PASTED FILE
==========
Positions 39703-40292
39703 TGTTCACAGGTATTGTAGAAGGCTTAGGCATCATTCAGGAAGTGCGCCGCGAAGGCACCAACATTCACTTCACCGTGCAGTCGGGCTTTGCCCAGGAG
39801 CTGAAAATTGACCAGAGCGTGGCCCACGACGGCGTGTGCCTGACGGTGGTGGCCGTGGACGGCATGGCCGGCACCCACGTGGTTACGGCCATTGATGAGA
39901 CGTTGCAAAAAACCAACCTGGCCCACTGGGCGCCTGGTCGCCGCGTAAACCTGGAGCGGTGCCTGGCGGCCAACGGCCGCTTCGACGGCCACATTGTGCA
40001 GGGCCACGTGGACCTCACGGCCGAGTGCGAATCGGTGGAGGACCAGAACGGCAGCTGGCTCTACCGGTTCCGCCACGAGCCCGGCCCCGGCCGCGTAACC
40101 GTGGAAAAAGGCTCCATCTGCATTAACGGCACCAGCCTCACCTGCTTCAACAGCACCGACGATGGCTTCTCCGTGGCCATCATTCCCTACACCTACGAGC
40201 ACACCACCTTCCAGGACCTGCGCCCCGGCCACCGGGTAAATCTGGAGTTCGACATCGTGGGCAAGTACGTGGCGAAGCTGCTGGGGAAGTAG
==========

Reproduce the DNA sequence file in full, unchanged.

Positions 39703-40292
39703 TGTTCACAGGTATTGTAGAAGGCTTAGGCATCATTCAGGAAGTGCGCCGCGAAGGCACCAACATTCACTTCACCGTGCAGTCGGGCTTTGCCCAGGAG
39801 CTGAAAATTGACCAGAGCGTGGCCCACGACGGCGTGTGCCTGACGGTGGTGGCCGTGGACGGCATGGCCGGCACCCACGTGGTTACGGCCATTGATGAGA
39901 CGTTGCAAAAAACCAACCTGGCCCACTGGGCGCCTGGTCGCCGCGTAAACCTGGAGCGGTGCCTGGCGGCCAACGGCCGCTTCGACGGCCACATTGTGCA
40001 GGGCCACGTGGACCTCACGGCCGAGTGCGAATCGGTGGAGGACCAGAACGGCAGCTGGCTCTACCGGTTCCGCCACGAGCCCGGCCCCGGCCGCGTAACC
40101 GTGGAAAAAGGCTCCATCTGCATTAACGGCACCAGCCTCACCTGCTTCAACAGCACCGACGATGGCTTCTCCGTGGCCATCATTCCCTACACCTACGAGC
40201 ACACCACCTTCCAGGACCTGCGCCCCGGCCACCGGGTAAATCTGGAGTTCGACATCGTGGGCAAGTACGTGGCGAAGCTGCTGGGGAAGTAG